Lads of the Dal
The vodka came as promised. That it was equal portion water helped me drink it straight from the bottle.
“There seems to be no shortage of water,” I told Abdullah the handsome scrawny teenager with shifty green eyes who was at once the janitor, porter and concierge. And now, my lifesaver, my brother.
“Yes brother,” he replied as his eyes flew from my wallet to the backpack that lay dripping wet on the houseboat carpet. It was just habit and no malice. “The Dal Lake provides everybody with pure and healthy water.” I believed that as I had just peed into a lurching toilet and the sound of the waters mixing with a smirching swirl still rang in my ears.
Starting from Delhi on a sweltering June morning, I rode into Srinagar after two days as rains lashed down portending an untimely and furious monsoon set to wash Delhi in a month. To rev up the journey, I had created the dark cloud monster which was chasing me but with just 20 kilometres to go, the monster licked me with its drippy long tongue. And how. I reached the capital city with the dismal realisation that rainproof gear was an urban rider myth.
Next morning continued to be pimpled with drizzle as storm clouds wavered threateningly in the ashen horizon. Moored along the edges, houseboats crowded each other and bobbed side by side along an uneasy line. The shikara (local name for the houseboat) shops were slowly hitting paddle. The first one to reach my houseboat was a youngster freshly shaved and with laboriously pruned facial hair designs whose eyes still dangled about in sleep.
“Are you Indian?” He asked.
“Pretty much, brother,” I replied.
“That’s good. My father is in Delhi.”
“Oh, what does he do there?”
“He is construction worker.” But of course. During the course of my travels this must be the hundredth guy whose brother or father or son is working in Delhi, the land of never-ending-constructions.
Courtesies in place, it was time for business.
“Sir,” he said rowing closer with a cheer trying hard to bloom, “flowers for your lovely wife.”
“No wife,” I replied.
“Girlfriend, then,” he helped with eyes now actually beginning to look up.
“No,” I said and before he could offer more suggestions, I added, “I am travelling alone.” He moved away with a perfunctory smile bordering on disdain to the houseboat next to mine where a honeymooning couple stood by the balcony of their bedroom – the guy’s hand disappearing somewhere inside her flowing, satiny nightdress. I sat still on the mildly rocking chair with my eyes glued to see where the hand would disentangle from.
“Good morning brother,” Abdullah said as he brought me pot coffee. “Next time you should not come alone.” Plucking my eyes from their panting focus, I sat with a sheepish grin as he laid the table.
“Maybe you should go out and try your luck,” he added with a wink. Try my luck or not, I was going out anyway than let my imagination run riot as the honeymooners’ boat rocked with each swelling wave.
I reached the boulevard on the town side of the lake. The previous night’s rains had left the gutters filled with porridges of muck. Though everybody went about their work and life, a strenuous stoicism charged through the air. The people, in Pico Iyer’s words, ‘had a loneliness that makes them stranger and a strangeness that makes them lonelier.’ Their attitude and resilience was one borne out of defeating defeat itself, an overpowering lethargy prevailed. However the younger ones traipsed about cockily as their stained kaftans fluttered angrily in the lake breeze. The exaggerated bashfulness and loud talk of the customary touts were cloaked under oodles of forced charm. Here was a bunch of people still grappling with the emotional blackout of being caught between the prettiest piece of earth and everyday life where death lurked round the corner.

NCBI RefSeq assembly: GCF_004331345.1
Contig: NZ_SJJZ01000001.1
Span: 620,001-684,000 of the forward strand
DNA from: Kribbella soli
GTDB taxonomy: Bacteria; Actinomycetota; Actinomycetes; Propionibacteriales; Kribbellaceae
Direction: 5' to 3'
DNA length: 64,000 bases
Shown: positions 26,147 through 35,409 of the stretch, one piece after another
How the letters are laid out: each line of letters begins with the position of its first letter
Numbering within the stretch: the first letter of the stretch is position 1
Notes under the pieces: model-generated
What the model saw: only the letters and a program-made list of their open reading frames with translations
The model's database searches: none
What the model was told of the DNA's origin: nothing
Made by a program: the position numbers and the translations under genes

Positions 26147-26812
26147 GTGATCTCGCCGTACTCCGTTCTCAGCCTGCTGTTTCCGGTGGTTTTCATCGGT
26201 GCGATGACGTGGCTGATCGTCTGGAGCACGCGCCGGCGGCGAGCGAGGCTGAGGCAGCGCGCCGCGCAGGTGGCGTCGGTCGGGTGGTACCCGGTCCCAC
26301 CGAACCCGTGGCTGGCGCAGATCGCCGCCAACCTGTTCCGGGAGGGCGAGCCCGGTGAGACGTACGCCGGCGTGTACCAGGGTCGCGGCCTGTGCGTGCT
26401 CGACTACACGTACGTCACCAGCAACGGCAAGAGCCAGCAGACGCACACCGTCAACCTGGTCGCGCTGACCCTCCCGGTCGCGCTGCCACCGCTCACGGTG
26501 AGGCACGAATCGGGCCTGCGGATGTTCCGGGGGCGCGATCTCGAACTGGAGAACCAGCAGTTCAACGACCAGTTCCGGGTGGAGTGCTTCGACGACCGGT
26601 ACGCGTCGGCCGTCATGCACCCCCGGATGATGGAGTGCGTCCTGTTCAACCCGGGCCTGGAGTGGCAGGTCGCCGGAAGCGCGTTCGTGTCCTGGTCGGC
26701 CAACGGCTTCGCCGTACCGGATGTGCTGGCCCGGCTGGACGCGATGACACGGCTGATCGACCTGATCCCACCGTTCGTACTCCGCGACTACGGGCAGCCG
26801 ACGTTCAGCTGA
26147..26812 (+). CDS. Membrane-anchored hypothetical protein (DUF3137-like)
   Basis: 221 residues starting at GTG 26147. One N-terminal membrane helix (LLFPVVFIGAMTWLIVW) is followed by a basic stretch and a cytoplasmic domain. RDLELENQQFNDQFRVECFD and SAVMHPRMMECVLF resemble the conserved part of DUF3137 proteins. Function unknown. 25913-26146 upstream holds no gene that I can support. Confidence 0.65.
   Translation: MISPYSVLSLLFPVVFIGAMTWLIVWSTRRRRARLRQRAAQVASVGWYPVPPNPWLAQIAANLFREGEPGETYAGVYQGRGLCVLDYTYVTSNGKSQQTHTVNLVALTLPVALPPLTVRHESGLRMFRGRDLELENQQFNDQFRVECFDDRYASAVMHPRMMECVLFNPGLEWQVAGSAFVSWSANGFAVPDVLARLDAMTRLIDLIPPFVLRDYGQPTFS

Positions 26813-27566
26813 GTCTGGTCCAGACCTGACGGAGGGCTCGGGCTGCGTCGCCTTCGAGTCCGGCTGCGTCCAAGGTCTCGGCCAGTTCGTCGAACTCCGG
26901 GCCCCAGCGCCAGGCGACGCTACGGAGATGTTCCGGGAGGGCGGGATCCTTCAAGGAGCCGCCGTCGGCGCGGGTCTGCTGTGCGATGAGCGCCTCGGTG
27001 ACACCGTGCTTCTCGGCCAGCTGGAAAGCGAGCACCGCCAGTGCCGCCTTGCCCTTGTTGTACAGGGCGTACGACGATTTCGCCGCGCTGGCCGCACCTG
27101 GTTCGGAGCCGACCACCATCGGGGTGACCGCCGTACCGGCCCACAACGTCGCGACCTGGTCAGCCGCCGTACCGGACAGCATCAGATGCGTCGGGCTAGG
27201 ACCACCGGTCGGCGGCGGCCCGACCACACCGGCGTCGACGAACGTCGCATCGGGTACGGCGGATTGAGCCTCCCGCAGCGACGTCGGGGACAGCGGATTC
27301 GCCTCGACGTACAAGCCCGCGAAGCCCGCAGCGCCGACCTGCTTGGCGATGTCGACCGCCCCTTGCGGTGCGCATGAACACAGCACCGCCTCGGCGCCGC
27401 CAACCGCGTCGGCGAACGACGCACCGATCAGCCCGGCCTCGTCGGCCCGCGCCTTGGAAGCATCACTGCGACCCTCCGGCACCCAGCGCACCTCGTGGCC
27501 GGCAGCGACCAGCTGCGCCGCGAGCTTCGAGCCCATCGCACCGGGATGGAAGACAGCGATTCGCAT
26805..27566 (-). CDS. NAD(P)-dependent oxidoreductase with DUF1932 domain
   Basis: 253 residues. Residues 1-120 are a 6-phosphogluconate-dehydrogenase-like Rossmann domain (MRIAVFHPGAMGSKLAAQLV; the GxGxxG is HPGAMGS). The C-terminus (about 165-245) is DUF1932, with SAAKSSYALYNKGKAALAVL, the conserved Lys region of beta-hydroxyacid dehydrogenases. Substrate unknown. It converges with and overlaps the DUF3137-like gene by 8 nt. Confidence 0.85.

A line of hotels of every conceivable taste and size vied for your appetite. From Manchurian chicken to masala dosa, the choicest of epitaphs was reserved for the pride of the Kashmiri palate, the mutton Rogan josh. Burping after maybe polishing off a tank of the oily, yummy curry with rumali rotis, I stood by the side of my bike taking in the wondrous sight of the shikaras gently rippling about in the soft afternoon sunlight.
Mohammed’s smile brightened up the otherwise grey around. Some foreigners vroomed around the boulevard on borrowed bikes with flaring dragons breathing out fire on the fuel tanks. My bike looked and sounded a little wanting next to these machines with ominous-sounding cylinders. So his compliment came as a surprise.
“Your bike looks nice,” he said leaning out of his auto rickshaw after giving me the directions to the nearby Shankaracharya Mountain.
“Well, thank you,” I said. “So is your English. What’s your name?”
“Mohammed sir, I am a graduate in Economics,” he replied.
“Well, Mohammed,” the million questions that well up when I meet an informed inhabitant began to vent. “Does it usually rain so much this time of the year here?”
“No,” he replied. “Haven’t you heard of global warming, sir?”
More than his analysis of the untimely, incessant rain, what intrigued me was his clearly cavalier attitude towards a potentially destructive climatic phenomenon.
“But,” I asked him a little incredulously, “aren’t you worried?”
“I am,” he replied yanking the starting gear of the engine. “But what can I do?” He put it into gear. “What I do is I get married but I told my wife ‘hey wait before we have children, let’s see where all this is going’,” he added with an unconcealed mirth.
“Now, if you will excuse me sir I have to attend evening classes,” he said as he began to move.
“So you are yet to pass your graduation?”
“No, I am doing my MA now.” He said as his vehicle lurched into the fog which seemed to make way for him.